Following the game in L.A., Skinner left the Oilers and flew back to Edmonton to be with his wife for the birth of the couple’s first child, and it would be nearly two weeks before he returned to the lineup. In the meantime, Campbell suddenly turned into that elite goalie that Holland had banked on. 

Related: Oilers’ Stuart Skinner Is the Most Unlikely All-Star in Team History

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Campbell went five weeks without a loss, winning eight straight games between Jan. 10 and Feb. 14. Skinner, meanwhile, struggled during infrequent appearances, picking up just one win between Dec. 31 and Feb. 20.  

Skinner was actually voted to Team Pacific for the 2023 NHL All-Star Game, becoming the first Oilers rookie goaltender to be part of the midseason classic in more than four decades, since Grant Fuhr in 1982. But, ironically, when Skinner suited up for the All-Star Game on Feb. 4, he wasn’t even the top goalie at that moment on his own team. 

But goaltending being goaltending and the Oilers being the Oilers, it was only a matter of time before the situation was turned upside down again. 

Skinner and Campbell Swap Spots on Depth Chart Again 

In the first 16 games of the calendar year, the Oilers won just one of seven games that Skinner started, while winning all nine games started by Campbell. Since then, the Oilers have lost all five games started by Campbell, while winning six of seven started by Skinner.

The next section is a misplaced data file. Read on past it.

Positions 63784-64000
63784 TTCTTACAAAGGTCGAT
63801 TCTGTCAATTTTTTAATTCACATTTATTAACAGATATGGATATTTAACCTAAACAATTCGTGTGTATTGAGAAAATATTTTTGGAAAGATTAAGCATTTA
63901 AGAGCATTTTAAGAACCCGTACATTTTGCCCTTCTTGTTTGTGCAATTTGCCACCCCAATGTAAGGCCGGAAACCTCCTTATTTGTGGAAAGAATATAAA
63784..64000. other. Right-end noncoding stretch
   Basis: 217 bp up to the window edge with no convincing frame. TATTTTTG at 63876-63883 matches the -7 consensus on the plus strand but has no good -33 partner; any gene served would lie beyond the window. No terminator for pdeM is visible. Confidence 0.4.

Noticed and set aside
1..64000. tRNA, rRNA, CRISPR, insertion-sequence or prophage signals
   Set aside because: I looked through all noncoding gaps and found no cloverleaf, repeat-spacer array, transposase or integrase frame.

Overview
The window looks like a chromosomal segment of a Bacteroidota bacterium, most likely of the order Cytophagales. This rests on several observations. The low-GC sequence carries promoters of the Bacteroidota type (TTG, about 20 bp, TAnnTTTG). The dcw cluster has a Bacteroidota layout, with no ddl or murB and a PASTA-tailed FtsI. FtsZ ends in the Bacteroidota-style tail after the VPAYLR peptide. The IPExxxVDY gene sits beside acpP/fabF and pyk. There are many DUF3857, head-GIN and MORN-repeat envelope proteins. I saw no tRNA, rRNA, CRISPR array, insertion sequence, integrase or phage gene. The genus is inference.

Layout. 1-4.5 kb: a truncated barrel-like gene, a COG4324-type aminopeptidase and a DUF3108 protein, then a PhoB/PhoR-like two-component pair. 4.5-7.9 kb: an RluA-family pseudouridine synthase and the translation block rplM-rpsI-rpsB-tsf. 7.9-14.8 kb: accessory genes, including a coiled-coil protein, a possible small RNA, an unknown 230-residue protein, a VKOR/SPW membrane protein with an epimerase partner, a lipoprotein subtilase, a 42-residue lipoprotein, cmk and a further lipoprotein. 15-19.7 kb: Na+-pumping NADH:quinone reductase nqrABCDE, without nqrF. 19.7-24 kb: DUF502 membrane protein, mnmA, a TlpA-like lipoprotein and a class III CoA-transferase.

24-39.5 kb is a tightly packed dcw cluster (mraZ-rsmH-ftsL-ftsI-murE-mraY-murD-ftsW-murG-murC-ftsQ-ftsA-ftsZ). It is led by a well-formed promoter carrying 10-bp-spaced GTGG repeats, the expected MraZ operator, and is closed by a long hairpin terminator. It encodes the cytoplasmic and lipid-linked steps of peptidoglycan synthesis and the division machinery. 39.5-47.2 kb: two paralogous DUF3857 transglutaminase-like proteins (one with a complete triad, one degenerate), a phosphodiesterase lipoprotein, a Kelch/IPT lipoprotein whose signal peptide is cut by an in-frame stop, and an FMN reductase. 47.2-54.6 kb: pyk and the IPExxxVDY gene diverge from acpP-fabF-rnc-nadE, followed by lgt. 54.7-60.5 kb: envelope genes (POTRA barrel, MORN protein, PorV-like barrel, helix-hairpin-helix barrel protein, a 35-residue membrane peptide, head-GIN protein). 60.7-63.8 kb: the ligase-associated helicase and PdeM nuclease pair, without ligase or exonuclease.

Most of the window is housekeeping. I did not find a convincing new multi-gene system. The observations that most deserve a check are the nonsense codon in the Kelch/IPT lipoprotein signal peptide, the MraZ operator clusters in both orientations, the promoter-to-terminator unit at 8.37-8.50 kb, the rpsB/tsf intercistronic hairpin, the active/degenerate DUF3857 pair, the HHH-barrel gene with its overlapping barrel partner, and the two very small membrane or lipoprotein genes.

Campbell’s recent performances have been even worse than those during the opening part of the season. Since his last win on Feb. 11, Campbell has given up at least four goals in five straight outings, an unfortunate streak unlike any an Oilers goalie has suffered through since Jeff Deslauriers in 2009-10. 

Stuart Skinner Edmonton Oilers
Stuart Skinner, Edmonton Oilers (Amy Irvin / The Hockey Writers)

On the other hand, Skinner is back playing at the level that made him an All-Star, going 4-0 with a 2.24 GAA and .927 so far in March. He made 26 saves in Edmonton’s 3-2 road victory over the league-leading Boston Bruins on Thursday (March 9), a monumental win that pulled the Oilers to within four points from the top of the Western Conference standings. 

The Oilers are in the race for first place In spite of their goaltending inconsistencies because at pretty much any point throughout this season, one of the their two goalies has been on top of his game. Campbell and Skinner just haven’t both been in prime form at the same time. 

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Can the Oilers make a deep playoff run by riding the hot hand in goal, or will the Stanley Cup remain out of reach until they have a permanent resident between the pipes?  

The former is not unprecedented: just six years ago, the Pittsburgh Penguins won the championship with Marc Andre-Fleury starting the team’s first 15 playoff contests, from Game 1 of the first round to Game 3 of the Eastern Conference Final, before Matt Murray made 10 consecutive starts through Pittsburgh’s title-clinching victory in Game 6 of the 2017 Stanley Cup Final against the Nashville Predators. But Oil Country would be a lot more comfortable at this time of year with consistency from its last line of defense.